The second condition of the exemption is that the NRSRO has a reasonable basis to conclude that the structured finance product will be offered and sold upon issuance, and that any arranger linked to the structured finance product will effect transactions of the structured finance product after issuance, only in transactions that occur outside the U.S. The Commission is confining the relief to only those transactions that occur outside the U.S. because it understands that it is with respect to overseas transactions that compliance preparations are lacking. Thus, circumscribing the relief to only those transactions that occur outside the U.S. will provide the necessary relief but still allow Rule 17g-5(a)(3) to come into effect where there are no such problems. An example of a transaction that occurs outside the U.S. would be a transaction that complies with the applicable safe harbor under Rules 903 and 904 of Regulation S.[26]

The question of whether an NRSRO has a “reasonable basis” to conclude that the structured finance product will be offered and sold upon issuance, and than any arranger linked to the structured finance product will effect transactions of the structured finance product after issuance, in transactions that occur outside the U.S. will depend on the facts and circumstances of a given situation. In order to have a reasonable basis to make these conclusions, the NRSRO should discuss with any arranger linked to the Start Printed Page 28828structured finance product (i.e., the sponsor, underwriter, and issuer) how they intend to market and sell the structured finance product and how they intend to engage in any secondary market activities (i.e., re-sales) of the structured finance product. An NRSRO may choose to obtain from the arranger a representation upon which the NRSRO can reasonably rely that sales of the structured finance product will meet this condition. Factors relevant to the analysis of whether such reliance would be reasonable would include, but not be limited to: (1) Ongoing or prior failures by the arranger to adhere to its representations; or (2) a pattern of conduct by the arranger where it fails to promptly correct breaches of its representations.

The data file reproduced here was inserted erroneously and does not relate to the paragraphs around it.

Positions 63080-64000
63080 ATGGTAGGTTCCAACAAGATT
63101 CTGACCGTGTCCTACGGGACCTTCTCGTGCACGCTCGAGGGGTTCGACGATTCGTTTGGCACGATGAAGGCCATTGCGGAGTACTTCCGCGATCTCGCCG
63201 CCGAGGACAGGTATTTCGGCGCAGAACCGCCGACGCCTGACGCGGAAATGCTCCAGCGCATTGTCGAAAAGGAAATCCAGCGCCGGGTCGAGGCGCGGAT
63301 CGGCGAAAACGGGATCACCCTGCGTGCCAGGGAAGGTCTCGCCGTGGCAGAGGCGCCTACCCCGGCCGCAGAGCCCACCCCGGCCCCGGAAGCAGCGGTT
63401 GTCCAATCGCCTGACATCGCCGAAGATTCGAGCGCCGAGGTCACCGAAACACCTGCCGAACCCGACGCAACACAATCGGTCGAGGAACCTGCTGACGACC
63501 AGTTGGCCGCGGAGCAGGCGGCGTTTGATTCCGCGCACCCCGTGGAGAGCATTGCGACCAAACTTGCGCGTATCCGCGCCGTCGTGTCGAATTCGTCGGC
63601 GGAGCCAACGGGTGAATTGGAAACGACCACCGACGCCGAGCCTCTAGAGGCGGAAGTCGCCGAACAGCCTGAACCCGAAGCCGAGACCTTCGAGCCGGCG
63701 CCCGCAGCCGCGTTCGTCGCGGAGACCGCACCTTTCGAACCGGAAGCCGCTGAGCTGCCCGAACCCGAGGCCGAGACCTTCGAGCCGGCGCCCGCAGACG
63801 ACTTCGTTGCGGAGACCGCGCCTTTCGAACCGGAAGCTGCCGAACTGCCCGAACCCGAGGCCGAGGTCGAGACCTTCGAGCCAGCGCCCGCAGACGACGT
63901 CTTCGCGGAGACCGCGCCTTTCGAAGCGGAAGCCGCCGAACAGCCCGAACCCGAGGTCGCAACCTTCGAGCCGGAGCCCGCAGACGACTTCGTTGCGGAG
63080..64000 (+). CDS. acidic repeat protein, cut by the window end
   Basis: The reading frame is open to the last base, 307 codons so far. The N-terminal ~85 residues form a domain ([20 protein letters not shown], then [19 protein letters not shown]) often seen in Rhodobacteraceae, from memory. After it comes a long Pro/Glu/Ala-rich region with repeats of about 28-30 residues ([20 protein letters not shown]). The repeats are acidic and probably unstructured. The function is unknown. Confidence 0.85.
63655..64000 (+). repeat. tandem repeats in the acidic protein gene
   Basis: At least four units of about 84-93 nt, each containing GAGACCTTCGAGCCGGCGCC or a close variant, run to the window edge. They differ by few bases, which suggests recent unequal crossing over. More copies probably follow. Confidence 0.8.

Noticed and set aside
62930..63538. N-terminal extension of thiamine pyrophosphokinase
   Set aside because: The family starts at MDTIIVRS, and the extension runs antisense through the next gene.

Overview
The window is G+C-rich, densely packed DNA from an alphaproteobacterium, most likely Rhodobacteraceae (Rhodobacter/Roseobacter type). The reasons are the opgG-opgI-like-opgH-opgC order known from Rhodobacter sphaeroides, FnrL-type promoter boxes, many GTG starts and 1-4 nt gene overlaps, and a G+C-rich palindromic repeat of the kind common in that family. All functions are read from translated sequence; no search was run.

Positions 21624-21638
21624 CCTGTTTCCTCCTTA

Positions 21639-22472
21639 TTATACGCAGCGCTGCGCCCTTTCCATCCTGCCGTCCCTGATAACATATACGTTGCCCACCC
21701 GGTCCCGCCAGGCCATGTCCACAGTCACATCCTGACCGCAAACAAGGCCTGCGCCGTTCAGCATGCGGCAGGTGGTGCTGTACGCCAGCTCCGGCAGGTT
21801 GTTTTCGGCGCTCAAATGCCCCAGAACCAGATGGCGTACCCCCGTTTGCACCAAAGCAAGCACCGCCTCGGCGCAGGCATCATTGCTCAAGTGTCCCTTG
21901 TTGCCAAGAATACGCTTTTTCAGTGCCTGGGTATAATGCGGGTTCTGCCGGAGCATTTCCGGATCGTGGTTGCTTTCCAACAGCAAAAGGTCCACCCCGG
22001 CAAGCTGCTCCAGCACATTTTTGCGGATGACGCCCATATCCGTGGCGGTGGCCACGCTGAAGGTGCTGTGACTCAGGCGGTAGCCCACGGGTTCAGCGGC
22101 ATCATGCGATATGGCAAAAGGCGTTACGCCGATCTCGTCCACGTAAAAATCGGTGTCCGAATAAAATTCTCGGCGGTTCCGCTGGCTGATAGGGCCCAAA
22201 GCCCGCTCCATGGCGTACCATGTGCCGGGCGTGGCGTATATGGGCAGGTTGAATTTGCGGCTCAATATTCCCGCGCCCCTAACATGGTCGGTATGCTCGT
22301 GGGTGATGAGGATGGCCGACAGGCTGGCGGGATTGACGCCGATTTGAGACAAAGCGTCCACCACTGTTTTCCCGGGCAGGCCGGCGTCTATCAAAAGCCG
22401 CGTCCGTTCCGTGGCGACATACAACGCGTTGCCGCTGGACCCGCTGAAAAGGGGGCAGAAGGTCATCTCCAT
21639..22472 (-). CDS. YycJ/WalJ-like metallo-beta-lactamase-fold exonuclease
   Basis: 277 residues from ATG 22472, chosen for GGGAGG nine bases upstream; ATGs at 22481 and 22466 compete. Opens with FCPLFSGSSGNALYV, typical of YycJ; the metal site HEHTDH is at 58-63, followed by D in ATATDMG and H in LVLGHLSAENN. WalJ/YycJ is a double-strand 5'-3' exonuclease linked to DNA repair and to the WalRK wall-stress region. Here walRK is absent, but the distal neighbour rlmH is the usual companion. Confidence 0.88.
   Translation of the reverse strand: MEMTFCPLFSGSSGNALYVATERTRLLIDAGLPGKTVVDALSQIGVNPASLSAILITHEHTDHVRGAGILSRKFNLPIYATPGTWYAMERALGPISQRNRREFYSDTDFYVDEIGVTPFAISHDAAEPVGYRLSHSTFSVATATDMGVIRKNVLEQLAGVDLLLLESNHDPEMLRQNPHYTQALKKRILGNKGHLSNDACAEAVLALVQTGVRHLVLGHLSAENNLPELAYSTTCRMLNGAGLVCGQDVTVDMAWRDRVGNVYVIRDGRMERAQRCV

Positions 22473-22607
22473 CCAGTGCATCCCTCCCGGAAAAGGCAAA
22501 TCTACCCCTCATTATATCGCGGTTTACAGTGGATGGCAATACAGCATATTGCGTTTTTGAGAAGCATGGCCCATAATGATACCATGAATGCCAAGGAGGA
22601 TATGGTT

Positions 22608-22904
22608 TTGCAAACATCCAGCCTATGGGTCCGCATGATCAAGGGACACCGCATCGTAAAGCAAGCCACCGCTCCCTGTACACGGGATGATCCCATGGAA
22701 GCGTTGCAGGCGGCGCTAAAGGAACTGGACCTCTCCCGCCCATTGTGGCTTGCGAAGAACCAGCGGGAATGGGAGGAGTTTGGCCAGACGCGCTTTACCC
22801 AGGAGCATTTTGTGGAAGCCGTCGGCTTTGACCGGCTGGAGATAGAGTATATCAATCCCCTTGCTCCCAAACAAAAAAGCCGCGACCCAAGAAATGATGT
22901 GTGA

V. Request for Comment

The Commission notes that it intends to monitor the use of this temporary exemption to evaluate whether it is being used for transactions that meet the above-described conditions. If the Commission discovers that this temporary exemption is being used otherwise, it will consider whether further action is appropriate, including whether to revise or revoke the exemption. In this connection, the Commission requests comment on the following:

  • With respect to foreign regulators, regulations, and laws, what specific conflicts, if any, will arise from the application of Rule 17g-5(a)(3)?
  • Do any NRSROs, or credit rating agencies considering applying for registration as an NRSRO, intend to use information required to be provided on password-protected Internet Web sites by Rule 17g-5(a)(3) to determine and monitor credit ratings with respect to credit ratings that are being exempted from the requirements of Rule 17g-5(a)(3)? NRSROs or credit rating agencies that intend to use such information to determine and monitor credit ratings with respect to credit ratings that are being exempted are asked to provide specific details on when they expect to be ready to determine and monitor such credit ratings.
  • What are the different types of structured finance and similar products used outside the U.S.? What factors should determine whether an instrument sold entirely or primarily outside of the U.S. is a structured finance product?
  • What actions are NRSROs taking to prepare to comply with Rule 17g-5(a)(3)'s application to credit ratings that are being exempted by this order? What specific costs—compliance, operational, and any others—will be associated with that compliance, including costs to arrangers?

Comments may be submitted by any of the following methods:

Electronic Comments

Paper Comments

  • Send paper comments in triplicate to Elizabeth M. Murphy, Secretary, Securities and Exchange Commission, 100 F St., NE., Washington, DC 20549-1090.